not subject to regulation, customers bear the risk of rate volatility associated with price
fluctuations in the wholesale market, unless they are offered fixed-price contracts.
Table 3.
Massachusetts Basic Service and Competitive Supply Sales - March 2010
Data Source: (MA Energy and Environmental Affairs 2010)
Total Sales
(GWh)
Basic Service
(number of
customers)
GWh)
Competitive Supply
(%of total (number of
sales) customers)
GWh)
(%of total
sales)
Residential - Non Low Income
Resident al -- Low Income
Residential - Time-of-Use
Small Commercial & Industrial
Medium Commercial &Industrial
Large Commercial & Industrial
Farms
Street Lights
1,264 1,821,517
136
217,498
2
289
366
212,122
549
27,991
1,466
1,715
2
534
28
8,394
1,093
125
1
218
229
163
1
8
29% 270,412
3% 17,604
0%
75
6% 68,028
6% 18,001
4%
5,356
0%
55
0%
7,534
161
12
1
137
319
1,302
1
20
4%
0%
0%
4%
8%
34%
0%
1%
Total Sales to Ultimate Consumers
3,791
1,839
49%
1,952
51%
2,290,060
387,065
Most small customers remain on the distribution utility's service and are provided with "basic" or
"default" service, i.e. the non-competitive option. In Massachusetts, 51% of the electricity
consumed by volume (GWh) was supplied under the basic service program in the month of
March 2010. Almost all residential customers were on basic service, whereas almost all large
Page 48 of 142
commercial and industrial customers were on competitive supply (Table 3). The utility is
responsible for procuring sufficient electricity supplies to meet its basic service load, and the
corresponding energy costs that it incurs are bundled with its regulated delivery charges. To
pass through electricity procurement costs, the utility must follow strict procurement practices,
and its costs are subject to regulatory approval. Such basic service tariffs that require
regulatory approval are a hybrid of traditional cost-of-service regulation and competitive
procurement.
Many states simply prohibit or disapprove longer-term contracts in their basic service model. For
example, the state of Massachusetts prescribes the term of basic service contracts as one year,
and longer-term contracts are considered case-by-case (Massachusetts General Laws Ch. 164
Section 94 ). In New Jersey, basic service procurements occur through a laddered process for
contracts of one-, two-, and three-year durations (New Jersey Board of Public Utilities 2010).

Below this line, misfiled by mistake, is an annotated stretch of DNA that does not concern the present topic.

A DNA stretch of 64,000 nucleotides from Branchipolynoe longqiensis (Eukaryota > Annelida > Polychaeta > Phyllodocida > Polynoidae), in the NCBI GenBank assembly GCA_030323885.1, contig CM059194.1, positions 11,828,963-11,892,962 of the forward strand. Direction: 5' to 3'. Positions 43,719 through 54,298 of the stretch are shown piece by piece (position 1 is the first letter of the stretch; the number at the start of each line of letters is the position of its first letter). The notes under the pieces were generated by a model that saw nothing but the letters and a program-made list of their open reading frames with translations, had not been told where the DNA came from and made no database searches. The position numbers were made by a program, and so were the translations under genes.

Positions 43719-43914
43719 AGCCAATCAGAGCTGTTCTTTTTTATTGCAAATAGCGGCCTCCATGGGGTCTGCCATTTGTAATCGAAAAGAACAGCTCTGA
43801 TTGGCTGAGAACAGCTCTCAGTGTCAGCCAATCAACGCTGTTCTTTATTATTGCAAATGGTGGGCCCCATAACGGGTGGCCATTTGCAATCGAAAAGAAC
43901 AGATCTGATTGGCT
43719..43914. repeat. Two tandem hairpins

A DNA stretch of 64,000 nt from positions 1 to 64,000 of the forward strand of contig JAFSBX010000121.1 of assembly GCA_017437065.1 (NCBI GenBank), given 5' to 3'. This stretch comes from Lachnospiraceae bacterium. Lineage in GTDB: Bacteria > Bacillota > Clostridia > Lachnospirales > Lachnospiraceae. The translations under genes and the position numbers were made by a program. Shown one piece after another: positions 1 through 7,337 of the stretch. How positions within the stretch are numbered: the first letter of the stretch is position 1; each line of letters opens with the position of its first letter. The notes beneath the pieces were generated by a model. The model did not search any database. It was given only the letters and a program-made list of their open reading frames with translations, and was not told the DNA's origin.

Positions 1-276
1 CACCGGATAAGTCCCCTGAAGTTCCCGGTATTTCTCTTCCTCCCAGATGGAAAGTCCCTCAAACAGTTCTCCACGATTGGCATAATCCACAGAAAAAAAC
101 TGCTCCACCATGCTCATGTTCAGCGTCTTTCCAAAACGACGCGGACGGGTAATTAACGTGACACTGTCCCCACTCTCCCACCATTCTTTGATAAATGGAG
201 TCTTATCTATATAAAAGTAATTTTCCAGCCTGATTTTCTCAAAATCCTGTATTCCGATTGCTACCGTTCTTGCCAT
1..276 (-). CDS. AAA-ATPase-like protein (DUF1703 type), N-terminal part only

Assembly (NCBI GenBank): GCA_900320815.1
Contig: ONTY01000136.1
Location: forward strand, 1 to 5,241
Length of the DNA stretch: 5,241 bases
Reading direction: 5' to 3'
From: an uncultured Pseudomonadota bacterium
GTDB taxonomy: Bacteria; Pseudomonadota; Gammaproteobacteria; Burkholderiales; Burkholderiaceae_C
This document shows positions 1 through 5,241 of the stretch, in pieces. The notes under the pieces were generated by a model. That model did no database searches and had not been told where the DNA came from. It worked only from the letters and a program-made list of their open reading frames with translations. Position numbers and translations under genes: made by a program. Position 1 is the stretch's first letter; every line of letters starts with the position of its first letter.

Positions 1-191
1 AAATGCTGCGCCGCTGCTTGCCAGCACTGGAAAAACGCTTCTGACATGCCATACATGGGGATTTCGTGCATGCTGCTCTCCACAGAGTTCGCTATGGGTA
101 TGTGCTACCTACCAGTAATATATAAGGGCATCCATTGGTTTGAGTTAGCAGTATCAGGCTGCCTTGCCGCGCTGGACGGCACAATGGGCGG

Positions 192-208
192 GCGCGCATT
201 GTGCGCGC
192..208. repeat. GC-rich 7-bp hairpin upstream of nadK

Utilities cannot ordinarily sign long-term contracts with an existing or a new generator even if
their specific circumstances justify it. Recent laws passed by some states requiring utilities to
enter into long-term contracts with renewable generators are therefore inconsistent with their
basic service procurement practices.
Under basic service procurements, utilities typically request bids for "full requirements" service the power producing company take responsibility for all the distribution utility's needs such as
energy, capacity, ancillary services, transmission rights, and any other services needed as part
of its bid offering. The wholesale supplier is free to choose whether it will meet its obligations
through its existing generation, by procuring supplies from other power producers, or in the spot
market. The risk of deviations in demand is borne by the supplier. If a utility's realized demand
is higher than the expected load for which it contracts, the power supplier is responsible for
purchasing additional supplies in the spot market. However, it still receives the contract rate
($/kWh) as originally approved by the commission. Similarly, if the realized demand in lower
than expected, the supplier must find another customer for its output because the utility is not
required to pay for the. The power supplier bears all the risk of being unable to recover its costs,
whereas the utility and the customer have supply and price guarantees in this framework.
Power producers are therefore reluctant to enter into longer-term contracts with distribution
utilities (National Council on Electricity Policy 2007). Furthermore, the fixed rate full
requirements service results in a deadweight loss, because it does not allow supply and
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demand to equilibrate according to the marginal value of electricity to power producers and enduse customers.
From the perspective of securing investments in generation, short-term contracts are not a
reliable indicator of the long-term demand for electricity from the new plant, especially from a
plant that hasn't been built. Generating companies will therefore make their decision to invest
based on the presence or absence of other revenue streams.
4.2
Revenue Sources for Generators in Restructured States
In wholesale markets for electricity, generating companies have three primary categories of
revenue sources (National Council on Electricity Policy 2007):
(1)Energy sales
(2)Ancillary services
(3)Capacity payments
Generators earn revenues through one or more of these sources. They are discussed infurther
detail here. As an example, energy payments accounted for 84% of the average cost of
providing one MWh of electricity in the PJM ISO region in 2008, followed by capacity market
payments at 10% and ancillary services at 2% (PJM 2009a).
4.2.1 Energy Markets
The primary source of income for power producers is the sale of energy (kWh) to utilities or